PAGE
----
The organization Coal Free Massachusetts has released results of an analysis that found that the emissions from Brayton Point power plant has caused premature deaths and millions of dollars of health care costs that burden the economy.

According to the organization, 15 to 39 premature deaths in 2012 were caused by emissions from the power plant. The report also found that additional health impacts, such as heart attacks and emergency room visits for other conditions, were caused by the power plant.

The report that was issued last Wednesday, entitled “Brayton Point Coal Plant: Operating at Our Expense,” estimated health costs caused by the plant’s operation during one year to cost between $120 million and $294 million. Averaging emissions from 2010 to 2012, researchers estimate that ongoing plant operation for the next decade could translate to $2.6 billion to $6.3 billion in health expenses related to the plant’s emissions. The report says that families and individuals have to pay for the care of doctors, medications and hospitals to treat their illnesses or conditions that are caused by the power plant pollution.

“It’s time,” Becky Smith, of Clean Water Action, said. “The engines that drive our economy should not carry this heavy a shadow on our health and our economies.”

A press conference was held last Wednesday at a location in Kennedy Park in Fall River that has the power plant as a back drop to release the report.

“Brayton Point Station is handicapping the economic strength of Massachusetts communities and the region; even at 2012’s historically low operating capacity,” a conclusion in the report reads. “If the true costs of burning coal were borne by coal companies instead of Massachusetts families, profitability for Brayton Point power plant would be greatly diminished or altogether lost. When elected officials, regulators, workers and residents understand our energy choices are crippling our health and economy, the urgency to replace coal burning power with efficiency measures, conservation and cleaner energy sources will grow. Reduced reliance on burning coal for electricity in Somerset and the region will diminish the damaging health effects, mortality and expense that its pollution creates.”

Asked for a statement in response to the report from Coal Free Massachusetts, Dominion Energy, owner of the Brayton Point power plant issued the following statement:

“Brayton Point Station is one of the cleanest electricity generators of its kind. More than $1 billion has been invested in recent years to reduce its impact on air and water significantly. Brayton Point Station is one of the cleanest power stations of its kind.”

“Facilities such as Brayton Point are needed in New England both to help keep down the cost of electricity — already the highest in the continental United States — and ensure reliability.”

The statement said emission controls include scrubbers on three units that reduce sulfur dioxide by more than 95 percent. The scrubbers and an activated carbon injection system reduce mercury emissions by more than 95 percent. The statement noted controls installed to reduce nitrogen oxides remove about 90 percent of it from the plant’s emissions.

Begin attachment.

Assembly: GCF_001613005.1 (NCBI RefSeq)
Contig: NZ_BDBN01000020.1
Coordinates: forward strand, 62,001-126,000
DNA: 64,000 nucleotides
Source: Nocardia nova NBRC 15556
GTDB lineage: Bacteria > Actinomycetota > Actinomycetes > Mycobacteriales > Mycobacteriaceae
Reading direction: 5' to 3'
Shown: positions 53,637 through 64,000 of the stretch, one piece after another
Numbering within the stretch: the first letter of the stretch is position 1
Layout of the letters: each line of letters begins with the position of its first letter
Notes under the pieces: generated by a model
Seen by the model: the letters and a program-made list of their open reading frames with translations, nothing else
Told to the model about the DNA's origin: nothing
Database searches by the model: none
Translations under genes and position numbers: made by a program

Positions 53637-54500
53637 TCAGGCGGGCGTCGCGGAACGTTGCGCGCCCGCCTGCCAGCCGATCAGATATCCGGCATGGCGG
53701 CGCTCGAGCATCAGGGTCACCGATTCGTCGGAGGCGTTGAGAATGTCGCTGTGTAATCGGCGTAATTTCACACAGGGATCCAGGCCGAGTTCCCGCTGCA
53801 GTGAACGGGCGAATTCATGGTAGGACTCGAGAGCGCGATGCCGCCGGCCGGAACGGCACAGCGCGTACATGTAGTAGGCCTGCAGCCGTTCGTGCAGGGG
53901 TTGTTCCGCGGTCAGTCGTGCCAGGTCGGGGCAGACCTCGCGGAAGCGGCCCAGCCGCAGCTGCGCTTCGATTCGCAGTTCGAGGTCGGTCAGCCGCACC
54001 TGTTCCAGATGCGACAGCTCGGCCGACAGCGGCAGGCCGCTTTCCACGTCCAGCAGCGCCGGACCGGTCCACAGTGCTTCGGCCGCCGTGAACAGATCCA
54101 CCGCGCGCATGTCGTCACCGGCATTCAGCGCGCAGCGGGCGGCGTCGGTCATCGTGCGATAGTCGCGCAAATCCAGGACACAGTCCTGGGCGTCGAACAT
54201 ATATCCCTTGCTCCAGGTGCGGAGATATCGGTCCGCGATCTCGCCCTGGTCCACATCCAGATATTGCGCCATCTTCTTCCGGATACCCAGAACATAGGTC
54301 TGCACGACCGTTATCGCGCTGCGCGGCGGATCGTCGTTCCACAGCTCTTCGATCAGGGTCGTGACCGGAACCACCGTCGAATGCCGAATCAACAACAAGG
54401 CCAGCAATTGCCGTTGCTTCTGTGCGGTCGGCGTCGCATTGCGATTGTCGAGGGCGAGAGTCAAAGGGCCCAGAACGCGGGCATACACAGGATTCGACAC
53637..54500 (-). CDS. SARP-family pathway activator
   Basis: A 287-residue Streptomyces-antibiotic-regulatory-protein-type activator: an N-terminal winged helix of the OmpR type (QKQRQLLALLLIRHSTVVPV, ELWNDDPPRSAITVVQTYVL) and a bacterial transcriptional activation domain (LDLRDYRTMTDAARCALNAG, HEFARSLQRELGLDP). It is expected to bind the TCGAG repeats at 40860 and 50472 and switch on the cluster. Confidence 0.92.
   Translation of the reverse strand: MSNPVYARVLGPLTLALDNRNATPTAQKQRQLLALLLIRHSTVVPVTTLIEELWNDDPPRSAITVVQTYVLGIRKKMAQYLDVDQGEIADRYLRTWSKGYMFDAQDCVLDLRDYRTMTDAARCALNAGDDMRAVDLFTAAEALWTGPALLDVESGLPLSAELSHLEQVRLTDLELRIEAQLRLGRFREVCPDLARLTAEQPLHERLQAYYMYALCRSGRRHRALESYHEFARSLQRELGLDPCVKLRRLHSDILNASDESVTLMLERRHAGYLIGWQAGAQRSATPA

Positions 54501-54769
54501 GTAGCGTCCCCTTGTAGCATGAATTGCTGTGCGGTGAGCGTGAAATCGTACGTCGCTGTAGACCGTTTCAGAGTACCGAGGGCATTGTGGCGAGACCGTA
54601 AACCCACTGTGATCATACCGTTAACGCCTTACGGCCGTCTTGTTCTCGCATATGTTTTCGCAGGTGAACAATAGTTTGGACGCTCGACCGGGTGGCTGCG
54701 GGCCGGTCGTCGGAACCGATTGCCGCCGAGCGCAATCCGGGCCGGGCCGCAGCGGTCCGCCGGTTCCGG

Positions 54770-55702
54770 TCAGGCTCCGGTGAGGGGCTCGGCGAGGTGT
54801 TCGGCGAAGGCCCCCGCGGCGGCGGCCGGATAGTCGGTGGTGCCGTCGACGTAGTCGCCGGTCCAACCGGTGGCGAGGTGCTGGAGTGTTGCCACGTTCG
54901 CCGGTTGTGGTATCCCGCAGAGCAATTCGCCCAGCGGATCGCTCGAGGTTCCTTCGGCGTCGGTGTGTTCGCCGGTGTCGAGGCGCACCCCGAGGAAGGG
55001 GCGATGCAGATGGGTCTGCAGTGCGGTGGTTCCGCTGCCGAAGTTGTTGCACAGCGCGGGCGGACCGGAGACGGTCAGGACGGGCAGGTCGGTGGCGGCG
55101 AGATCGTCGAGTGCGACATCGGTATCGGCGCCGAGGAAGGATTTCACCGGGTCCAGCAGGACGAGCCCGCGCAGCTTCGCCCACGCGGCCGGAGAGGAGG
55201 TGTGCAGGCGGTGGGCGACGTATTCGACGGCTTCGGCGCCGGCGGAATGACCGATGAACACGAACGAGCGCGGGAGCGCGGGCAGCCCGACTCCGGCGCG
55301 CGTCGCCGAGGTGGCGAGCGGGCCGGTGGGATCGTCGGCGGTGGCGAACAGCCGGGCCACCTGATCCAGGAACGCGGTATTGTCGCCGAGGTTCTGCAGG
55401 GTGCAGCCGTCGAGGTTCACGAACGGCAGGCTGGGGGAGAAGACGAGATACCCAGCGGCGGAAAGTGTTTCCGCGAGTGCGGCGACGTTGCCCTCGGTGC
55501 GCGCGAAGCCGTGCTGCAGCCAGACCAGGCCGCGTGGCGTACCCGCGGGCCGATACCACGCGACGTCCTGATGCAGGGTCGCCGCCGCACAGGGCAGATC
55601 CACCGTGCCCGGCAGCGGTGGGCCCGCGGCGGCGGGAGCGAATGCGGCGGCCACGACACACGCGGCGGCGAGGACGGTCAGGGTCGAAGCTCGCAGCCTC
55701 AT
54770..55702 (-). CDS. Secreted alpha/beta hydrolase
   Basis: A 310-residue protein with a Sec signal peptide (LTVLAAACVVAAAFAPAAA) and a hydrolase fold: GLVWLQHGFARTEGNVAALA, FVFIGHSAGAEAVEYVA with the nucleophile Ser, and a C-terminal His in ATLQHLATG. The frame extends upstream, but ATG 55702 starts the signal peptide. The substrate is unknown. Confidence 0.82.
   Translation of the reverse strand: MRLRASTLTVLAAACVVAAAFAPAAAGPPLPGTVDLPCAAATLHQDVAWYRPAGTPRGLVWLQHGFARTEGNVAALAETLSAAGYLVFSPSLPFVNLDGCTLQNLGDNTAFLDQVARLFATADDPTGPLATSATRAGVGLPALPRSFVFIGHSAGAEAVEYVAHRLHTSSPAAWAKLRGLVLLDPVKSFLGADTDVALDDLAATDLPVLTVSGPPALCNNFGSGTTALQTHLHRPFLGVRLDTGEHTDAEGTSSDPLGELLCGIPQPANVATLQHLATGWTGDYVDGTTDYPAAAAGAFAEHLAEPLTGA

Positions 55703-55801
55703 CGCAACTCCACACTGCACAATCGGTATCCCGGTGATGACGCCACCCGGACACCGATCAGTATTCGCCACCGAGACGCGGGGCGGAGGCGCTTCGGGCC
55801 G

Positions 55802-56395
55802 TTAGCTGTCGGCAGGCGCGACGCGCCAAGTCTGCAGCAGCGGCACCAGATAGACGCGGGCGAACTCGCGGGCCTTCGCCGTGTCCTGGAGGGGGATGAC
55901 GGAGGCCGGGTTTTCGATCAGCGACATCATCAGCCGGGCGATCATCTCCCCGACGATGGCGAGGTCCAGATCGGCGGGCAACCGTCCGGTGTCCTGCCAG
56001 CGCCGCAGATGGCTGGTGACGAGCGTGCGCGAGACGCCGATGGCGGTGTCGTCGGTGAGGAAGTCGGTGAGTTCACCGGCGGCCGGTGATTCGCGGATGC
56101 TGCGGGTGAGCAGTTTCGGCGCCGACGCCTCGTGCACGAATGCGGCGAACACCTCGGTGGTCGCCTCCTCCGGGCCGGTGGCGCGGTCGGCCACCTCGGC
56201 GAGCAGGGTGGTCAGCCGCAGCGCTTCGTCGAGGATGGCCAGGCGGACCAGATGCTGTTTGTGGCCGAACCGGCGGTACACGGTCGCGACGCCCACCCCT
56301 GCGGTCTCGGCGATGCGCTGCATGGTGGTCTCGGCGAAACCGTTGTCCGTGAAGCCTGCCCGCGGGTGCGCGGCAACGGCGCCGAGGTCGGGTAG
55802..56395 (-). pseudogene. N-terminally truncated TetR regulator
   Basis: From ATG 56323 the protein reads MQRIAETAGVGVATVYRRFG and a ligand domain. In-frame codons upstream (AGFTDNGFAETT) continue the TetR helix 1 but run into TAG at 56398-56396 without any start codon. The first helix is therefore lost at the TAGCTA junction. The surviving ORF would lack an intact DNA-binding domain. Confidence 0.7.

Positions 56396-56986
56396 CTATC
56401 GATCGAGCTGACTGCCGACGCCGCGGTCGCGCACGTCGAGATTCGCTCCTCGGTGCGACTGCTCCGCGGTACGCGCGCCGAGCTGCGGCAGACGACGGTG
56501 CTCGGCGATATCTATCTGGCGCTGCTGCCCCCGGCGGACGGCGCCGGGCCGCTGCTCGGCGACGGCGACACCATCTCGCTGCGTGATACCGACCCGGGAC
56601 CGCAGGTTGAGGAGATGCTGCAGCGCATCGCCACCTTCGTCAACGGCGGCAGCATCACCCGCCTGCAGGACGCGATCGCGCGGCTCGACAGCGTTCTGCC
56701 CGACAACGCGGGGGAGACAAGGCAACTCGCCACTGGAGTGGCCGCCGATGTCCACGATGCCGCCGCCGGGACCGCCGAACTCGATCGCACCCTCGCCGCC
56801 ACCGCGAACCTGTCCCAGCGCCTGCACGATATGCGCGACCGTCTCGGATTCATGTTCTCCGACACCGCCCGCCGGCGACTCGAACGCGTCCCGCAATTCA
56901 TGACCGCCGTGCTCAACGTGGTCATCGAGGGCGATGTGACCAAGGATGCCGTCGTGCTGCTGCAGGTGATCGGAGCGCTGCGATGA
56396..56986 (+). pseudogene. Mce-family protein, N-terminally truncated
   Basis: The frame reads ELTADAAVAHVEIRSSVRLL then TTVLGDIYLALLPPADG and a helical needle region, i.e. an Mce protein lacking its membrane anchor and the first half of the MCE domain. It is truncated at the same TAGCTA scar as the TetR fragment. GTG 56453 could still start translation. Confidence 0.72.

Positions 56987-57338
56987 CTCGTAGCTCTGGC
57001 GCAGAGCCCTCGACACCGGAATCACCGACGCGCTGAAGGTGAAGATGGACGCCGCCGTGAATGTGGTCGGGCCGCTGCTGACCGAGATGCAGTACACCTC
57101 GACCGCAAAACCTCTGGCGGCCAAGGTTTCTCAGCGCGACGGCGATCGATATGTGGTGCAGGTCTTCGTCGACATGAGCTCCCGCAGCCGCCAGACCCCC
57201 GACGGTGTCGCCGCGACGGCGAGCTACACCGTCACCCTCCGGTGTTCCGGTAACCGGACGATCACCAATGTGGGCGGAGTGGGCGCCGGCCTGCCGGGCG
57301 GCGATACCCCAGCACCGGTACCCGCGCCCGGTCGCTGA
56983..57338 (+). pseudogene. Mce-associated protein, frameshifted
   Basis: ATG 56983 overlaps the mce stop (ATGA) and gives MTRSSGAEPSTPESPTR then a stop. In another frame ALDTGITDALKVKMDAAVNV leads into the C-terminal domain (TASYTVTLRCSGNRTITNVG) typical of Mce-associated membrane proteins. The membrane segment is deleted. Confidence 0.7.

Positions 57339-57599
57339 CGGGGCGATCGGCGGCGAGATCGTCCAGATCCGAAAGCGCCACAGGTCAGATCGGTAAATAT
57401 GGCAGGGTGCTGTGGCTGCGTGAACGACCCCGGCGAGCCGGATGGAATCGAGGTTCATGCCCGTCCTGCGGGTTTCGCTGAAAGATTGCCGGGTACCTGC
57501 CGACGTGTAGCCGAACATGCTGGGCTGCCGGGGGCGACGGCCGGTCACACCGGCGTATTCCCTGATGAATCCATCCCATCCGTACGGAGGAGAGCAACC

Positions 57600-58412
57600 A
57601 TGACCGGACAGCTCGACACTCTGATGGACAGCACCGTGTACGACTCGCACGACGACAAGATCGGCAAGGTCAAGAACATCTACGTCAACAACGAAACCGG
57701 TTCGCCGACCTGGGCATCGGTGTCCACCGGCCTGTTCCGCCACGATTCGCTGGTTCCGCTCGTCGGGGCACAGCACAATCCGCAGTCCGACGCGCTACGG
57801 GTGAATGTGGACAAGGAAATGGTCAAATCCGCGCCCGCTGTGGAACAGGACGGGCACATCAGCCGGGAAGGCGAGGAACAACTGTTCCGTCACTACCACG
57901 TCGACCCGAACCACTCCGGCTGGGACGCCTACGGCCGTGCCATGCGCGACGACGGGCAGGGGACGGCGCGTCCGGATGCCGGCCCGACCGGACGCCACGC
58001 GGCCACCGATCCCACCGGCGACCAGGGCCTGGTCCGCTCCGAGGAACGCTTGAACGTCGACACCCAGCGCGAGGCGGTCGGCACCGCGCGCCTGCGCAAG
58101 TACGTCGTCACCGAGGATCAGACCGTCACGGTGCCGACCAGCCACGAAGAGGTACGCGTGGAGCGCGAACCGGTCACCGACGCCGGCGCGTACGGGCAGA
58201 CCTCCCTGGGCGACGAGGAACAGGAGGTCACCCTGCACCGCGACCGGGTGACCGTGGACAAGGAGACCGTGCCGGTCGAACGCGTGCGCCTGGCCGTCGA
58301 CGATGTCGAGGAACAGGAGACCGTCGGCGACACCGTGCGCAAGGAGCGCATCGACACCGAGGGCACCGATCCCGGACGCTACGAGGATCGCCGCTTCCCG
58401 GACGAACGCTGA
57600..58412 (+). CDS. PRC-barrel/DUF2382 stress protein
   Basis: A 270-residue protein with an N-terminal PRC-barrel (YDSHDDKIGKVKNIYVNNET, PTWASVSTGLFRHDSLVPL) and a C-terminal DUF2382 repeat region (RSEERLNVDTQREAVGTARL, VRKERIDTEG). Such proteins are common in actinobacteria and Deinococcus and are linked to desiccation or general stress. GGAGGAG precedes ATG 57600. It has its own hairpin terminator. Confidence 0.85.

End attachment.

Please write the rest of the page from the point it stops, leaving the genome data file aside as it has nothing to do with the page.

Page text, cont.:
Dominion’s statement also said, a closed-loop cooling system with cooling towers has also been constructed that reduces our need to withdraw water from Mt. Hope Bay and our thermal discharges back into the river by 95 percent.

With those controls in place, Dominion Energy expects Brayton Point will continue to be a major supplier of electricity to New England while protecting the environment.

The analysis for Coal Free Massachusetts was done by MSB Energy Associates and Clean Air Task Force, examining the plant’s 2012 emissions of fine particles, sulfur dioxide and nitrogen oxides. Researchers used a model that incorporated pollution dispersion and health impact data. The report says sulfur dioxide and nitrogen oxides have harmful effects on respiratory systems. According to the report, the power plant in 2012 released 3,200 pounds of hydrochloric acid, 5,100 pounds of hydrogen fluoride, 3,500 pounds of hydrogen cyanide, 22 pounds of antimony, 120 pounds of arsenic, five pounds of beryllium, six pounds of cadmium, 915 pounds of chromium, 32 pounds of cobalt, 82 pounds of lead, 190 pounds of manganese, 560 pounds of nickel, 690 pounds of selenium and 14 pounds of mercury. Nine of those pollutants affect lung and respiratory systems, six of them affect heart and pulmonary systems, four of them affect development of humans and four of them affect reproduction, according to the report.

“The pollution that comes from this plant is preventable,” Ms. Smith said. “The harm to our health and the cost we pay is preventable.”

Renee Driscoll, a health teacher in the Somerset Public Schools, attended the press conference.

“This information needs to get out to the public,” Ms. Driscoll said. “People really need to know what’s happening with the power plant. I just came here to be informed and it’s staggering the information this report has divulged.”

Ms. Driscoll said a lot of the students in her classes suffer from asthma and other diseases that are related to poor air quality. She is pregnant and concerned about how the air quality could affect her first child.